A commentary essay, usually aimed at an academic audience, strives to help its audience make sense of a topic covered in another essay or article. Commentary essays are written critically and formally, with objective and subjective standpoints. Commentary essays are written independent of the essay they are covering but act as an extension of the original essay and topic.
Format your essay appropriately. The commentary essay should reference the essay you are writing about. Your commentary should be between four and six double-spaced pages plus a title page. Use a Times New Roman or similar font. Use MLA or APA guidelines if your essay is for a classroom assignment and you're instructed to do so.
Determine your audience. It's essential when you write a commentary essay that you write toward an audience that can relate to the topic your essay is about. If your topic is about controversial advances in medicine, your commentary will be slanted toward doctors and other professionals in the medical field, and your goal will be to provide a commentary that will encourage these professionals to view the subject in a way other than initially presented.
Write formally. The use of the personal pronoun "I" is acceptable when relating your personal viewpoint or stand on a subject, but avoid overusing it. Your personal stance on your topic should not overshadow, or act as, the basis of your commentary. Persuade your readers to look at the original topic from your perspective, don't force them to do it. This means you should keep a professional writing approach based on research and facts, not just personal opinion.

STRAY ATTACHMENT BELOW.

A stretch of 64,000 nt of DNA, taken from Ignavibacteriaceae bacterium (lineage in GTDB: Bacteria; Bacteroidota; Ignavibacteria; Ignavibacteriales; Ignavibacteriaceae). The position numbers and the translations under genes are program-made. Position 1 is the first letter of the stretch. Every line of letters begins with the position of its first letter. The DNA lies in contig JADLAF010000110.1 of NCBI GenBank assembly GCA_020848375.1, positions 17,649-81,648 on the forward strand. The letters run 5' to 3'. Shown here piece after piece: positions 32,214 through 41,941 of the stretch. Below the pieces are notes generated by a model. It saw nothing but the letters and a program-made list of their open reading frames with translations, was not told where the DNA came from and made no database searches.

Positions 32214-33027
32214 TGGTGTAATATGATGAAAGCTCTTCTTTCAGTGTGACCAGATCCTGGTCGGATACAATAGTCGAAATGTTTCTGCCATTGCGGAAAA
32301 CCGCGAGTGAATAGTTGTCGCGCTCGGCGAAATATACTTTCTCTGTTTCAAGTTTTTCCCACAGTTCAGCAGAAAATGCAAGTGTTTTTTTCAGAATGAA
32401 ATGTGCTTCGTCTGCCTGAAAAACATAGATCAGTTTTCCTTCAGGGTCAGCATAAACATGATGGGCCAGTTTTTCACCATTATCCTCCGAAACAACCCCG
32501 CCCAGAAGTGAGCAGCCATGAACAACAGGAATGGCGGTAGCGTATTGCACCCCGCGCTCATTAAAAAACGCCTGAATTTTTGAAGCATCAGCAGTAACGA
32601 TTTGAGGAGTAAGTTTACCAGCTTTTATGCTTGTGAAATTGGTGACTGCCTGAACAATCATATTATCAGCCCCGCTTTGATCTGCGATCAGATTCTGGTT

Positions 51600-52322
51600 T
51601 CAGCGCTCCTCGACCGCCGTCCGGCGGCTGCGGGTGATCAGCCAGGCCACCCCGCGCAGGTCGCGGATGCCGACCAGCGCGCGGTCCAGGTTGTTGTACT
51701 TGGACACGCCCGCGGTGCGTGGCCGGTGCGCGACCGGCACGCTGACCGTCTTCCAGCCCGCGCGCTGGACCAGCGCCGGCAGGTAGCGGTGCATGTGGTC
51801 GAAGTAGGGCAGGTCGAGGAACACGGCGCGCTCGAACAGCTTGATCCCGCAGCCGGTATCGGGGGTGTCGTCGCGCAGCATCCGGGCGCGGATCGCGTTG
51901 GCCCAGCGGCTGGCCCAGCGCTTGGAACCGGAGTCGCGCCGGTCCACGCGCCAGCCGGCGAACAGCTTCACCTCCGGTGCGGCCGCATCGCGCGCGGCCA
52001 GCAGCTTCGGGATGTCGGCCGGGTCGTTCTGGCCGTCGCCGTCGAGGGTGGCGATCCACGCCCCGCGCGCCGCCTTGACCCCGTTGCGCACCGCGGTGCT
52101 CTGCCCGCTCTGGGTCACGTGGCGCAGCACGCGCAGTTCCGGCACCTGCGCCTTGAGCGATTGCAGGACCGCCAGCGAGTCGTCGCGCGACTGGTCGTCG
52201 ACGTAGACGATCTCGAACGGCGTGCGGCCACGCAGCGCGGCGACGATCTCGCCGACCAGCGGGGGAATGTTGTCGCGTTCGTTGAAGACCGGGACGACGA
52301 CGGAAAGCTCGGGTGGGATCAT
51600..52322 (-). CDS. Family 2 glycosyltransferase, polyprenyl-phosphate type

Structure your paper with an introduction, the original argument, your opposing argument and the facts that will support your argument. Summarise your viewpoint and ask your audience to consider the subject in the light you've presented it.
Include at least three sources for your article, cited as stated in the style guideline of your paper. One of the sources should be someone academic or who is in a field related to the object of your commentary. Source material might include trade journals, books or academic essays on the subject.